FIG. 4 is a software flow diagram illustrative of the steps for initializing each modem shown in FIGS. 1 and 2;
FIG. 5 is a software flow diagram for initializing the program variables in each computer shown in FIGS. 1 and 2;
FIG. 6 is a flow diagram illustrative of the operational mode of one user's computer wherein a code for viewing a locally stored graphic is received from another user;
FIG. 7 is a flow diagram illustrative of the operational mode of one user's computer wherein a code is received for receiving and displaying a picture or graphic sent from another user; and
FIGS. 8 through 17 comprise a set of flow diagrams illustrative of ten computer controlled operational sequences selectable by way of the keyboard at each computer.
Referring now to the drawings and more particularly to FIG. 1, the subject invention is directed to an audiographic teleconferencing system and its method of operation whereupon a plurality of user apparatus 101, 102, 103 . . . 10n of n participants or users are interconnected over standard voice grade telephone lines 121, 122, 123 . . . 12n by way of telephone connection apparatus 14 comprising either means for a direct connection, an operator connection or conference call connection means such as a "meet-me-bridge". A meet-me-bridge is a well known piece of telephone apparatus employing amplifying circuitry and which operates to eliminate line drop in a telephone conferencing system connection between parties.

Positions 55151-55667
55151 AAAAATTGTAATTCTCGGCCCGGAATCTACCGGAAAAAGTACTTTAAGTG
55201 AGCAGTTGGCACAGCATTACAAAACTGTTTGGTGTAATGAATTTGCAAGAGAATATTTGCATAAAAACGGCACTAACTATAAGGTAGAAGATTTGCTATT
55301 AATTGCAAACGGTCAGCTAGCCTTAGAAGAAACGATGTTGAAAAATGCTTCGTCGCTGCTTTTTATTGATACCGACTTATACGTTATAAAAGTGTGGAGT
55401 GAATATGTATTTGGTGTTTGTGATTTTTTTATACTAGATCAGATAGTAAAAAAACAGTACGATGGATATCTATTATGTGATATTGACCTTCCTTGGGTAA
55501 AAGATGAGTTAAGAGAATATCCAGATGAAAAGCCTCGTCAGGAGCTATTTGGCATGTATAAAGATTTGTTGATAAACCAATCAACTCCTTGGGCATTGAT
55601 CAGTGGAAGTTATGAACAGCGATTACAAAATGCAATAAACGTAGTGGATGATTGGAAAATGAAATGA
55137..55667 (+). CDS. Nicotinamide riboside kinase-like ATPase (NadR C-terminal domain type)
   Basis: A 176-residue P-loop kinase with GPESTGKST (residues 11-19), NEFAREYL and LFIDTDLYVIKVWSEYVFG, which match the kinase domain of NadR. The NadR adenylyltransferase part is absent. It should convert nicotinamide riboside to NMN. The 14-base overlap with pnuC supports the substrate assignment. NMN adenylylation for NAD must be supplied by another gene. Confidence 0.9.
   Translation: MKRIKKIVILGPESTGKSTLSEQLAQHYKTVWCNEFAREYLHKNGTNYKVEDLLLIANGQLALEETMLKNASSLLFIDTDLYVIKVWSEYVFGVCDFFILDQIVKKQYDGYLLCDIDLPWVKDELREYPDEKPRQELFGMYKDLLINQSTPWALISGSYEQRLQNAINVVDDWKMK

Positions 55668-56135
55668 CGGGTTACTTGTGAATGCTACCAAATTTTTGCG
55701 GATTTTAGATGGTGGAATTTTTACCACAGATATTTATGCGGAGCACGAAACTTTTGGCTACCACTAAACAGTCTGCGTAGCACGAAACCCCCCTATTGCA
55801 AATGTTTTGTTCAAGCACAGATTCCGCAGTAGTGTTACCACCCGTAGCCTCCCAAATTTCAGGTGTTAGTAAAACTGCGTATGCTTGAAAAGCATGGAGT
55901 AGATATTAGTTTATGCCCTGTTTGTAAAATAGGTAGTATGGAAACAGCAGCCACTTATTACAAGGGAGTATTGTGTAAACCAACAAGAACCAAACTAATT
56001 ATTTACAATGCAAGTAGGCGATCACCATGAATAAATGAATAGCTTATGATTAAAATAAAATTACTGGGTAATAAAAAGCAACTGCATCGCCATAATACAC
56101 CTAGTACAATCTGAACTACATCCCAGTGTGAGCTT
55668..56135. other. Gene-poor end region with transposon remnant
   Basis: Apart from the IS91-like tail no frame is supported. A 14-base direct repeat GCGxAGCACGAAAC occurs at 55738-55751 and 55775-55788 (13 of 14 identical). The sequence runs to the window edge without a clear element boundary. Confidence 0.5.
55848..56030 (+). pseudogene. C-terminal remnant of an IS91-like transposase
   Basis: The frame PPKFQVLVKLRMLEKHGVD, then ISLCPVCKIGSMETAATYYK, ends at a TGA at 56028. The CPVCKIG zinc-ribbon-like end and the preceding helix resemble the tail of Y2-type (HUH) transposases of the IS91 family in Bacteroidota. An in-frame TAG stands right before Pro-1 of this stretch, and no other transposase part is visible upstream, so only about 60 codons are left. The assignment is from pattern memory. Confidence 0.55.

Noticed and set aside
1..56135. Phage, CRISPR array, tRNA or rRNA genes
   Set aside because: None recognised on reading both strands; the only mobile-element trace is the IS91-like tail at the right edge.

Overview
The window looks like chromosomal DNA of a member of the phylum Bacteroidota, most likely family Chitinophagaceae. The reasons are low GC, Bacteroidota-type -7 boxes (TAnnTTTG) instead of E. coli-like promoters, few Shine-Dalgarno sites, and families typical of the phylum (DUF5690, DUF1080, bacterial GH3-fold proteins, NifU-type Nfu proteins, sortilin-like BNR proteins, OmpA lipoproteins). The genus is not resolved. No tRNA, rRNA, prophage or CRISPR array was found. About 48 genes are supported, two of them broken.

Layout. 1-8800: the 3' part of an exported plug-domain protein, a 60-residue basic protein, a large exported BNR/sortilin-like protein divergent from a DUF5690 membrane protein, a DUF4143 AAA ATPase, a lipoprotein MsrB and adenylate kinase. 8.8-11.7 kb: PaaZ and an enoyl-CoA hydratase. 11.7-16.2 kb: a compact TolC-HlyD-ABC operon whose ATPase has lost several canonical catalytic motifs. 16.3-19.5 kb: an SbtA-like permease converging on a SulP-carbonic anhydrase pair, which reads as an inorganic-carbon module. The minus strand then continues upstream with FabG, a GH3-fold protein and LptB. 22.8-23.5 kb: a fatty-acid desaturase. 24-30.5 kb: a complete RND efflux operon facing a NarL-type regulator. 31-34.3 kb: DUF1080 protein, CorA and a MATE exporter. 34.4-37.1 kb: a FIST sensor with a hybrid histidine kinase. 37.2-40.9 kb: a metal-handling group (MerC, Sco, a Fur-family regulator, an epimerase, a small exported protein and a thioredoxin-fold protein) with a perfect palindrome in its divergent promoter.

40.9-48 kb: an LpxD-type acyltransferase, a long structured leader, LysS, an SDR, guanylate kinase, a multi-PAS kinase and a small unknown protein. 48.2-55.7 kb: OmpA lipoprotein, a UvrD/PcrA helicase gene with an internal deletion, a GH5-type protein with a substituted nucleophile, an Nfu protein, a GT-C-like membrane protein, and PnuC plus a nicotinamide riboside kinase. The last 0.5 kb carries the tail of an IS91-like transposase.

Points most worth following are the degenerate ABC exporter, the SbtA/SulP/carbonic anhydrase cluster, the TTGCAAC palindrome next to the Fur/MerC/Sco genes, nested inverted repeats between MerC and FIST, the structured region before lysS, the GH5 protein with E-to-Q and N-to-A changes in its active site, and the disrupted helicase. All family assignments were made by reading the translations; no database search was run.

Each user apparatus 101 . . . 10n of the system shown in FIG. 1 further comprises a computer 16 such as an IBM Personal Computer which is programmed to operate in accordance with self contained software, to be explained in detail subsequently. Each personal computer (PC) 16 is bidirectionally coupled to and controls the operation of a programmable modem 18, such as a Hayes Smartmodem 1200, via a signal path 19 including an input/output port, now shown. The PC also controls turn on and turn off of speakerphone type of telephone apparatus 20 and an audio cassette recorder/player 22 by means of power leads 21a and 21b. The recorder/player 22 is adapted to provide a record of a particular telephone conference at the time it is in progress or record audiographic messages in an unattended mode.
Before considering the invention in any further detail, however, it should be pointed out that the system of the present invention operates with a computer protocol where no "handshaking" is required for interaction between the n participants hereinafter referred to simply as users, due to the fact that when the system is in operation, all of the computer controlled modems 18 are silent, i.e. in a receive mode unless the respective personal computer 16 orders it to transmit graphic information to one or more other users. Accordingly, any number of the computers 16 in the network of FIG. 1 can receive the same digital information from another user computer simultaneously via their modems 18, the only constraint being that the user(s) are unable to hear each other speak during the transmission of a picture, hereinafter referred to as a graphic, in the event that visual information is to be transferred between users during a telephone conference. In some instances, the visual information is transmitted to one or more other users or parties prior to a telephone conference. In such instances, it is entered into the user's recorder/player 22 and thereafter retrieved and displayed during the conference.